The dreaded conversation: Telling friends your parent has cancer


Maya Silver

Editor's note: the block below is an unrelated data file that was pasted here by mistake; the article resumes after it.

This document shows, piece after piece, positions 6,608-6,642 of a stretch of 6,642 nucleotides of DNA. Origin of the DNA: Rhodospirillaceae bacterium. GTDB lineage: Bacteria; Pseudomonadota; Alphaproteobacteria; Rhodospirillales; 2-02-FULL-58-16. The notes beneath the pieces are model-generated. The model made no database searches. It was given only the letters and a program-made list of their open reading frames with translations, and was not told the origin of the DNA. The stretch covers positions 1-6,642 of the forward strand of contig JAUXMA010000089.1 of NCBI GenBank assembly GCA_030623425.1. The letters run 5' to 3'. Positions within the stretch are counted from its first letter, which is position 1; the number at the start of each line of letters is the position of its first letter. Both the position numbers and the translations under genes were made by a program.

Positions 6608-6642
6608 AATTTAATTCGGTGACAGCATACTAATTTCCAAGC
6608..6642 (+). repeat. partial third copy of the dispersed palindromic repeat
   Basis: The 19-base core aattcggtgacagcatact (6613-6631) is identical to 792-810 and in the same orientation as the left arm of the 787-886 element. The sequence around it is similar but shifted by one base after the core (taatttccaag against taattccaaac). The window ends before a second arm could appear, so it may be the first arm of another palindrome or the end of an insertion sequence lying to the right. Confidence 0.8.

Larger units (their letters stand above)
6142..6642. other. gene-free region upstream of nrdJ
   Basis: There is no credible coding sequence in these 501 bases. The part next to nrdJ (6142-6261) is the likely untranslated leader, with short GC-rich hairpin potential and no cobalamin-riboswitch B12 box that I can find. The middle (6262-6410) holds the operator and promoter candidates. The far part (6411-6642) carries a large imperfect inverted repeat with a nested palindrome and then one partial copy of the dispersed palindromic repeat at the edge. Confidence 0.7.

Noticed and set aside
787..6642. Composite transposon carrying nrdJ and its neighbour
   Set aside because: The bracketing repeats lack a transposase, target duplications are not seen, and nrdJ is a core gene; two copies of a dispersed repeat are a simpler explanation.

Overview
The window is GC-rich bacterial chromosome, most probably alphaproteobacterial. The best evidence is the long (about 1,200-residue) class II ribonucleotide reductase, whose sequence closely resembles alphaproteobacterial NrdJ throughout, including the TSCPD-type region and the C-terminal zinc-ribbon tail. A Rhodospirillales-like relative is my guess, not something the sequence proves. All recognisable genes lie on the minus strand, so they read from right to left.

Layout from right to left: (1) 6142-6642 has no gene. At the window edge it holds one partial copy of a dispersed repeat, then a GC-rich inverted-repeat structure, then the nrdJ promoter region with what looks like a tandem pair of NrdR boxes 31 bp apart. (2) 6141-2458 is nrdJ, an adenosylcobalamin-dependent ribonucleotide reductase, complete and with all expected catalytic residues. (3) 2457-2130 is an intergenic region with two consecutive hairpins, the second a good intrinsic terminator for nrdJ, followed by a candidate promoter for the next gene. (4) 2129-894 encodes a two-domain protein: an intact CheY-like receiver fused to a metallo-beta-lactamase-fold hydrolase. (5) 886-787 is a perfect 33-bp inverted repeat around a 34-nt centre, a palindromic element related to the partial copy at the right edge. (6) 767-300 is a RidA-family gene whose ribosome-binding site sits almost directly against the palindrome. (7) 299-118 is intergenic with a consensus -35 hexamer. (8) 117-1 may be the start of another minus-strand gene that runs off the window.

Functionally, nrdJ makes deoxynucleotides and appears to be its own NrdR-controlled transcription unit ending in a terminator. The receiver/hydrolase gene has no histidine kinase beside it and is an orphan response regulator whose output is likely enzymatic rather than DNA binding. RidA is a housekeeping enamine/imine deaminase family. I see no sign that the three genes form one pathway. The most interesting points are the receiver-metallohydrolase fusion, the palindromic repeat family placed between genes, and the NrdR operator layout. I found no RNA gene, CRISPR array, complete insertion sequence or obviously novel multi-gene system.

There are conversations all of us dread. Like telling your dad you put a dent in his car. Or admitting that you told a lie. Or breaking up with someone.And then there's telling your friends that your mom or dad has cancer. After your parents told you the cancer news, your mind was probably flooded with a ton of questions: Is my mom/dad going to be okay? Do I still get to go out and have fun? What will my friends (and other people) think? For some, "the friend talk" may not be such a difficult conversation to have. If you're a really open person and have great, understanding buddies, you may not have as much anxiety about telling your friends the news. Many teens, however, may feel uncomfortable or embarrassed about having a parent with cancer. Some worry their friends will view or treat them differently. "I was at boarding school, and my roommate was the only friend I told," remembered Hakeem, a teen from Virginia whose father battled pancreatic cancer. "He probably didn't understand, but he felt sympathetic. I remember telling him he couldn't tell anybody else. I don't want to feel pitied. I didn't want people to change their relationship with me." You may decide that you only want to let a few close friends know what's up. Or you may prefer that everyone in your social circles at school be aware so they understand when you're feeling down. Even if they don't always "get" what you're going through, even if they say the wrong thing from time to time, having a trusted confidante will help you get through hard times. Trying to hide your parent's cancer from everyone will create anxiety over putting on a positive face 24/7 and telling white lies to explain what's going on.Sometimes that understanding friend isn't your best buddy but someone who has gone through something similar. For Travis of Manitoba, his friend who had a mother suffer from and die of alcoholism was the one person who could understand having a mother with cancer. "If I didn't have him, I probably wouldn't have been able to get through it," says Travis, "Once or twice I cried in front of him, and he didn't think any less of me."After I found out my mom had breast cancer, the news was always on the tip of my tongue at school. I wanted to tell my best friends but never seemed to find the perfect time to bring it up. Eventually, I started telling my friends one-by-one. Whenever there was a lull in the conversation, I turned to the friend and said something like, " mom has breast cancer." Then I would diligently answer their string of questions about whether she'd be OK and how I was doing.I have to admit: I never really liked talking about my mom's cancer. Whenever friends asked about how she was doing, my go-to answer was "fine." I never wanted to talk about it but it was comforting to know that my friends were all aware of what was up. Whomever you decide to tell, there are many ways to do it. You can tell all your friends at once–say while you're eating lunch at school or having a sleepover. You can tell friends one-by-one like I did. You can even write an email or Facebook message to your buddies if you just can't bring yourself to talk about it (but check with your parents first–maybe they haven't told all their friends and don't want the news leaking out online). Or you can tell one trusted friend and ask that they "be your messenger," letting others know so you don't have to have that conversation over and over again.Once your friends know, you will find that some give you just what you need and others don't. When my dad and I wrote My Parent Has Cancer and It Really Sucks, we spoke to over 100 teens whose parents fought the disease. Thirty percent said their friends "were always there for me," 45 percent said they were "somewhat helpful" and 25 percent said "they just didn't understand." It's important to let your friends know what you need so they can be supportive–and to be forgiving when they don't always say the exact thing you want to hear. Let them know whether you want them to bring it up. Alert them if you want them to keep the news a secret. Finally, tell them what you need and be willing to accept support. Some teens find it hard to ask for help. "Don't shut people out," says Pat Lee, a breast cancer survivor from Alabama, a single mom of two teens and director of Students of Survivors and Athletes Kicking Cancer. "When people want to help, let them...Let people help because they want to do that. Because they love you and it's a good thing...Embrace it. Accept it. And let it be what it is for the time." Maya Silver is the co-author of My Parent Has Cancer and It Really Sucks: Real Life Advice from Real Life Teens (with her father, Marc Silver). She was 15 when her mother was diagnosed with triple-negative breast cancer. She lives in Crested Butte, Colorado. The book is now available through Amazon.

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